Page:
Firework and sparkler burns in paediatric patients

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Daniel Ricciardello
Nam Kyu Yang
Kira Chamberlain
Andrew Holland


child, burns, burns prevention and control, explosive agents, wounds and injuries


Background: While the consumer sale of fireworks is illegal in New South Wales, the sale of sparklers is legal—however, both still pose a significant risk of harm in the paediatric population. Anecdotally, burns services are aware that the misuse of sparklers can result in burns but there appears to be a paucity of studies examining this incidence in the paediatric population in Australia.
Method: A retrospective review of all burns related to the use of fireworks or sparklers referred to the Children’s Hospital at Westmead (CHW) Burns Unit (BU) from January 2004 to December 2019. 
Results: 96 patients were referred to the CHW BU with a burn as a result of a firework or sparkler. Sparklers accounted for 69 (72%) of burns, compared with 27 (28%) from fireworks. The mean age of those injured by sparklers was five years compared with eight years in the firework group. Average total body surface area (TBSA) affected for both mechanisms was similar—for sparkler burns (2.0%) firework burns (2.4%), with a range of 0.1–15 per cent. Hands were the most common area burnt in both groups comprising 41 (59%) of sparkler burns and 13 (48%) of firework burns. Twenty patients required a total of 32 visits to the operating theatre for acute management of their burns.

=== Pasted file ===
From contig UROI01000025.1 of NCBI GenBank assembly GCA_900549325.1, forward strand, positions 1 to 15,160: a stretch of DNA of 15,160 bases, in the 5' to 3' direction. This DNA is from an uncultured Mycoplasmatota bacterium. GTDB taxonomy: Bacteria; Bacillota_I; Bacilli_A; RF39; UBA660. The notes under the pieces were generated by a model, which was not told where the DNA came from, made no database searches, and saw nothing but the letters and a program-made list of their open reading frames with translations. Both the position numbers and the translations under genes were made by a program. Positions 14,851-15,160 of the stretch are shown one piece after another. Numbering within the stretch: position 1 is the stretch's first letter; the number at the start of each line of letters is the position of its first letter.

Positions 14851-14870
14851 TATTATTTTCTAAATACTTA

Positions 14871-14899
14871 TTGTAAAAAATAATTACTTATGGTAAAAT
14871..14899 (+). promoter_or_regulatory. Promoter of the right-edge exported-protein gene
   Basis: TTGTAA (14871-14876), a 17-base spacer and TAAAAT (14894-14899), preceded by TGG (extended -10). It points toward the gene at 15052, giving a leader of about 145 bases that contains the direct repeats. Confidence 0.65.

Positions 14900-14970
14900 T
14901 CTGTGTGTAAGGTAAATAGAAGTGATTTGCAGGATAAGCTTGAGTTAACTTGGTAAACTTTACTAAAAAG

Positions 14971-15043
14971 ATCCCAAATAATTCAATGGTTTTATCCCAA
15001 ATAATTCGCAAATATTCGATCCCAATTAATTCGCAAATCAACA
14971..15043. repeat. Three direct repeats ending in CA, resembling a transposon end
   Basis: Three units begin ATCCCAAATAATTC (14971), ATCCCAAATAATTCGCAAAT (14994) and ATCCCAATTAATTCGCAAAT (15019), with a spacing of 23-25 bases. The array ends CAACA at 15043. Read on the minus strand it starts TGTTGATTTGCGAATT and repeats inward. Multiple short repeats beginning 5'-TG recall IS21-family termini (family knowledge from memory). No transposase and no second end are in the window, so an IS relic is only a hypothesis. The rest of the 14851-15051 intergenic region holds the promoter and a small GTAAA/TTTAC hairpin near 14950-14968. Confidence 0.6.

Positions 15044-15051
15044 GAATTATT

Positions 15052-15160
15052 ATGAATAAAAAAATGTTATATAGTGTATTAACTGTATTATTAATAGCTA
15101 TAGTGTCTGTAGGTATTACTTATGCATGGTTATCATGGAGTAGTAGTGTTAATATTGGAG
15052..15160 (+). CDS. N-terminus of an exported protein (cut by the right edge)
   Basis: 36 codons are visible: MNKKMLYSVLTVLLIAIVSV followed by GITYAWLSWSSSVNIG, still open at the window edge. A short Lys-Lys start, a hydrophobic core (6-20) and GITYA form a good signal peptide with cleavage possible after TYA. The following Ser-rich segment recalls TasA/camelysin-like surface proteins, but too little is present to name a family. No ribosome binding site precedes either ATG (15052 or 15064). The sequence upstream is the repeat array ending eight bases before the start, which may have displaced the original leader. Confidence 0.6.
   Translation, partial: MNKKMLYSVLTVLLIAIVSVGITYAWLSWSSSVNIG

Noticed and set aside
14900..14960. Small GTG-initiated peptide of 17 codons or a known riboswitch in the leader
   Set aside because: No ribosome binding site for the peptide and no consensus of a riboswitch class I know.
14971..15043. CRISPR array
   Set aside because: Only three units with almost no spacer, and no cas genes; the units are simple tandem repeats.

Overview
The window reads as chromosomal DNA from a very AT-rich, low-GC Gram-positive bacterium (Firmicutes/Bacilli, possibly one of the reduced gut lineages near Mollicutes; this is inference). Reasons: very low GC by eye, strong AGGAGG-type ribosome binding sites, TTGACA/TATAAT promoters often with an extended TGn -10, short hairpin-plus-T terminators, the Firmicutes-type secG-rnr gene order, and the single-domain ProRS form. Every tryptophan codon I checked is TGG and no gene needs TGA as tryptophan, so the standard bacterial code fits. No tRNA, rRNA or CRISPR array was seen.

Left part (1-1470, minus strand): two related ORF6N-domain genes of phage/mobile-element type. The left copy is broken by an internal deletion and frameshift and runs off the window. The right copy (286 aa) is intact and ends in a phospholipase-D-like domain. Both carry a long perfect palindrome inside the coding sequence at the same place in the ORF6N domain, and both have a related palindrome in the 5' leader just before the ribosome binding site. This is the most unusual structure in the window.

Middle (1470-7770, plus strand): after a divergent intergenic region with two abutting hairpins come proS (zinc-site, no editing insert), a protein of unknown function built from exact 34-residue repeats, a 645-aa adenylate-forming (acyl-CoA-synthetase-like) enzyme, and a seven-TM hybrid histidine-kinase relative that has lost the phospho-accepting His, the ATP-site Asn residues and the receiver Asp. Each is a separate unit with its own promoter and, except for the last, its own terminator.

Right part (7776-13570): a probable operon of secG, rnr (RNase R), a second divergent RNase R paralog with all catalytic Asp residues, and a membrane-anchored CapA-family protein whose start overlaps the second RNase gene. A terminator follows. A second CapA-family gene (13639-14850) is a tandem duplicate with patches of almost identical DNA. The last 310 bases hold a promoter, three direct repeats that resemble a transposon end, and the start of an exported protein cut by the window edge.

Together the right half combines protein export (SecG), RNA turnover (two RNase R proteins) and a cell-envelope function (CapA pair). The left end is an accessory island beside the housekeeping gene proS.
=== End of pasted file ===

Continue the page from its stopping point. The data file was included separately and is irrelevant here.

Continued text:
Conclusion: This study demonstrates the potential for significant injuries as a result of fireworks and sparklers. These findings can be used to raise awareness regarding their dangers, direct targeted educational campaigns and guide safety advice regarding their use.


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